“Life is what happens while you’re making other plans.” —John Lennon
I drank the Kool-Aid at an early age. I grew up with my mother telling me that “God has something special for you to do.” And I believed it. I believed that someday I would cure cancer, or write the Great American Novel, or end a war somewhere.
Even in college, when I ran for the editor of the campus newspaper and lost, I didn’t understand. If God had plans for me, then why wasn’t I winning?
On into my career, I tried to find that one thing that God had for me, and instead started setting goals of my own. I worked for the Seventh-day Adventist Church in communications, and believed that it was my goal to become a communications director in one of the many regional offices around the U.S. and Canada. When that didn’t happen, I went on to hospital public relations, thinking that I would become a PR director at a hospital. Nope. Then I went back to school, and eventually ended up a book and magazine editor at a denominational publishing house.
At last, I felt like I was where I belonged. But where was that one thing God had planned for me? I had the privilege of launching a new national magazine, and finally decided that I had found my place. When it was discontinued after one year, I was stunned. Not only had I poured everything I had into the launch and each subsequent issue, I felt like we were doing something worthwhile. God, where were you?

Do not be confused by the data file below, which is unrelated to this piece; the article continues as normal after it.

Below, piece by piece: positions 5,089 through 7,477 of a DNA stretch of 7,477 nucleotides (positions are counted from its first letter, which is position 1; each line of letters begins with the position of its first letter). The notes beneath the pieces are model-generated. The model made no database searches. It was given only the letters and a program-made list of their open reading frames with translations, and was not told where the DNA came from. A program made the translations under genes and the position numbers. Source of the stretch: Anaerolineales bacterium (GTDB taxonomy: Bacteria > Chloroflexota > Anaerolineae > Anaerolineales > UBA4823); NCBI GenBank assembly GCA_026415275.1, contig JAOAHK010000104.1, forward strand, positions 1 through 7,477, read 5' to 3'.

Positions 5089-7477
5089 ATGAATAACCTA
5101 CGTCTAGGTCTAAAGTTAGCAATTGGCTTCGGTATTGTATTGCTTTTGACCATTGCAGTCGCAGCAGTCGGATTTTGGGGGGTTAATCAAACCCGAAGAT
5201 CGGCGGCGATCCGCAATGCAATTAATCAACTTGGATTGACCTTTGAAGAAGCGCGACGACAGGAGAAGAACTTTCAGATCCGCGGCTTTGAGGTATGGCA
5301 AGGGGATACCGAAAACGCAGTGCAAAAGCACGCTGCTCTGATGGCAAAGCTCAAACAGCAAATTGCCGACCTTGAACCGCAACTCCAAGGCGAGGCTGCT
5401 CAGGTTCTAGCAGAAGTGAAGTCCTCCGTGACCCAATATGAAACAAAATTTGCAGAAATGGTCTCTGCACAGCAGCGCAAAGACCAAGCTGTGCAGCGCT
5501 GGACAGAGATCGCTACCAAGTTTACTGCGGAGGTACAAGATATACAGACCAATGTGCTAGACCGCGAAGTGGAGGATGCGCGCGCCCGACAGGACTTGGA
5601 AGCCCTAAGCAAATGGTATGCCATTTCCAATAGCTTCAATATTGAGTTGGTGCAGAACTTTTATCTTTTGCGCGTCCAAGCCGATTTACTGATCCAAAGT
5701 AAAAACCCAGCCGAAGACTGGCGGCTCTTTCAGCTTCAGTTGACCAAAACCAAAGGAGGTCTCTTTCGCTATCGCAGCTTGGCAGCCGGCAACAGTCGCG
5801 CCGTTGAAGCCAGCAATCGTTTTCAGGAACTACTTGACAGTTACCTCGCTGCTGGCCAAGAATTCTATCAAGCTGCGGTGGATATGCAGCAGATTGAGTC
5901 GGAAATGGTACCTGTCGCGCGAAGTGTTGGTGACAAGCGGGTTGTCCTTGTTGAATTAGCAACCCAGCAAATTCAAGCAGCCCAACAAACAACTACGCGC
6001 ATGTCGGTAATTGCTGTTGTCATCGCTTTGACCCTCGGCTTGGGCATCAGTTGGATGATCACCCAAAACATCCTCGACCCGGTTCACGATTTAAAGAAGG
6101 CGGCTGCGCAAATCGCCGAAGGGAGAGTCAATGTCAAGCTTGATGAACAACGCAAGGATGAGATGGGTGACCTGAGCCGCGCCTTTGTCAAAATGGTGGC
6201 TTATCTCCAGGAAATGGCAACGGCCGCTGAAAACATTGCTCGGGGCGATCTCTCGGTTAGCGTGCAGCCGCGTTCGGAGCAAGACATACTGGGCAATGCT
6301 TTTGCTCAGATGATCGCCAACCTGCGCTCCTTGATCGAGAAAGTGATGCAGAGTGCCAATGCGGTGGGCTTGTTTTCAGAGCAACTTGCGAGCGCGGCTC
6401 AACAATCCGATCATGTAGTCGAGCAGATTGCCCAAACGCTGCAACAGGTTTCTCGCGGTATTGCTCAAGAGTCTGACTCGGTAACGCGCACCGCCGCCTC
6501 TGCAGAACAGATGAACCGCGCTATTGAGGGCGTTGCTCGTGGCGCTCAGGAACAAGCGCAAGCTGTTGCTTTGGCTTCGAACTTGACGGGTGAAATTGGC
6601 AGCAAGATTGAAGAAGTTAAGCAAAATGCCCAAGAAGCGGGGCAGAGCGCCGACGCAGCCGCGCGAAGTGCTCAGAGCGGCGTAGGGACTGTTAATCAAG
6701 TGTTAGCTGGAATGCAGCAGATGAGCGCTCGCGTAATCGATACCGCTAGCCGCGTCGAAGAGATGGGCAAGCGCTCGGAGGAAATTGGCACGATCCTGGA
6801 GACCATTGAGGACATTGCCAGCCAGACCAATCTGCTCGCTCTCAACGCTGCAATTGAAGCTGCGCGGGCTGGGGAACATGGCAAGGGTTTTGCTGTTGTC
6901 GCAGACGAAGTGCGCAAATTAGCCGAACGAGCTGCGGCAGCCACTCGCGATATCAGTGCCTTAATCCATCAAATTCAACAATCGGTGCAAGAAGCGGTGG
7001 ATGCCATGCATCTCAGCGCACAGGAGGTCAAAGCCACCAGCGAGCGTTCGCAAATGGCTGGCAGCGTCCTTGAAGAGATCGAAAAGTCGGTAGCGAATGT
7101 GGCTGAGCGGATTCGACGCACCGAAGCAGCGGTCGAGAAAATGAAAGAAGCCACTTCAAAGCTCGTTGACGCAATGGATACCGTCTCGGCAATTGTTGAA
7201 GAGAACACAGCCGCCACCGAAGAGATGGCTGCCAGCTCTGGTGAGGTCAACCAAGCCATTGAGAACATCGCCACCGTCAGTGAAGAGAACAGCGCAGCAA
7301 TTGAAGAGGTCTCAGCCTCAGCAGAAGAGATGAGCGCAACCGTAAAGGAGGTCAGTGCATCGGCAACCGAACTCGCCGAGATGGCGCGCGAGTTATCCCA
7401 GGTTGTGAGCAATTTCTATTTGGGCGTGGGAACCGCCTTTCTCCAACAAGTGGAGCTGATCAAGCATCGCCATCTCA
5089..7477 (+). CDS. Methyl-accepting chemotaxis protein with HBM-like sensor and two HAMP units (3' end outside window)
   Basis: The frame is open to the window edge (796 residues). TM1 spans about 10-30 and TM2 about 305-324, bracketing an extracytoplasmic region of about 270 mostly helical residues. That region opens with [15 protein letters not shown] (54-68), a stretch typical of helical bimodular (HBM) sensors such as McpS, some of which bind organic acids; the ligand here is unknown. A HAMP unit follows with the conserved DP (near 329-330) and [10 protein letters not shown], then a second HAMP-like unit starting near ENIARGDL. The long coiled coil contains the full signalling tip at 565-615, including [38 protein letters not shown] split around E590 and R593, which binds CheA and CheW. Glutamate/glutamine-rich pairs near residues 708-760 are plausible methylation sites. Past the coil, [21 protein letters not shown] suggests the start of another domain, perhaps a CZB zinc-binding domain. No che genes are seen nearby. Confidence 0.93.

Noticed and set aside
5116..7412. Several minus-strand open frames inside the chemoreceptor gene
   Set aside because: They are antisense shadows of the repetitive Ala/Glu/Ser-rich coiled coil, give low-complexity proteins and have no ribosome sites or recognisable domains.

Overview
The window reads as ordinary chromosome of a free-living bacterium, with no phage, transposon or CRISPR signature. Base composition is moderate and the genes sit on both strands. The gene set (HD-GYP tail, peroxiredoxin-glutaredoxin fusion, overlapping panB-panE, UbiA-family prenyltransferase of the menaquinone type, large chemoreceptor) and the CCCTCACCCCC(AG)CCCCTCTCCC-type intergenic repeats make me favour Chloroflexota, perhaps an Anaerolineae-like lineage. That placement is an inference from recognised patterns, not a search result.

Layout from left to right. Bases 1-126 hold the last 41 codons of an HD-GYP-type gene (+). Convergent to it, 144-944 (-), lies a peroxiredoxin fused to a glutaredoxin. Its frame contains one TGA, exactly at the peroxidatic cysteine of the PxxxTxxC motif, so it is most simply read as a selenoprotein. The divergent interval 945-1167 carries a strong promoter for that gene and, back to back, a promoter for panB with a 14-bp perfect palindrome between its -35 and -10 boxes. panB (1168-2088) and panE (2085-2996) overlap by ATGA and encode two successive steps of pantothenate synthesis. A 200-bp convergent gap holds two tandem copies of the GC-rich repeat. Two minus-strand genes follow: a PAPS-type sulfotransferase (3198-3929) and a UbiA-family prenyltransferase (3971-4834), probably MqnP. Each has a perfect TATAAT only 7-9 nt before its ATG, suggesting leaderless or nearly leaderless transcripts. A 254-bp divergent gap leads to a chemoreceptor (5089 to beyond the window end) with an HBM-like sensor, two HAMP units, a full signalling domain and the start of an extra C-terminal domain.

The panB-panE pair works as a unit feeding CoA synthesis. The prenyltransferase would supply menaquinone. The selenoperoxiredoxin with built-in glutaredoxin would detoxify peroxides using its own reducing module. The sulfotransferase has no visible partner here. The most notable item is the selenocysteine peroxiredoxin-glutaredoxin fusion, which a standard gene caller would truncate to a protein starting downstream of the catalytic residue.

Even now, when I know better, I realize that my plans are usually not God’s plans. In my own fantasy world, I would teach a few classes and have lots of time to work on my novels. But that’s not what life is about. I teach a full load, serve as webmaster for the University, write and edit an alumni magazine twice a year, and do myriad other things that keep me away from what I consider important. And I have to constantly remind myself that what I consider important is not what God considers important.
For He reminds me of a promise, a pledge, I made 40 years ago in a pasture in Austria when I was a student there. I promised Him that I would follow Him, emphasis on the word follow, wherever He leads. And very often that takes me places I wouldn’t choose to go.
The flip side of that is how God measures success. We think about numbers–people influenced, dollars raised, books sold. God isn’t interested in numbers. All He is interested in one thing. You. And Me. He is willing to pay anything to save you and save me. And while the human tendency is to say that numbers equals success, God isn’t under any such delusion.
So that’s the problem with goals. What keeps me going is looking back on all of those times when I decided to follow God even though I really wanted to head in another direction. Every time–every time, mind you–it has led me to a better place that I would have been otherwise. A good example is that by losing that election for the school newspaper I ended up ending meeting my future wife.
But that’s another story.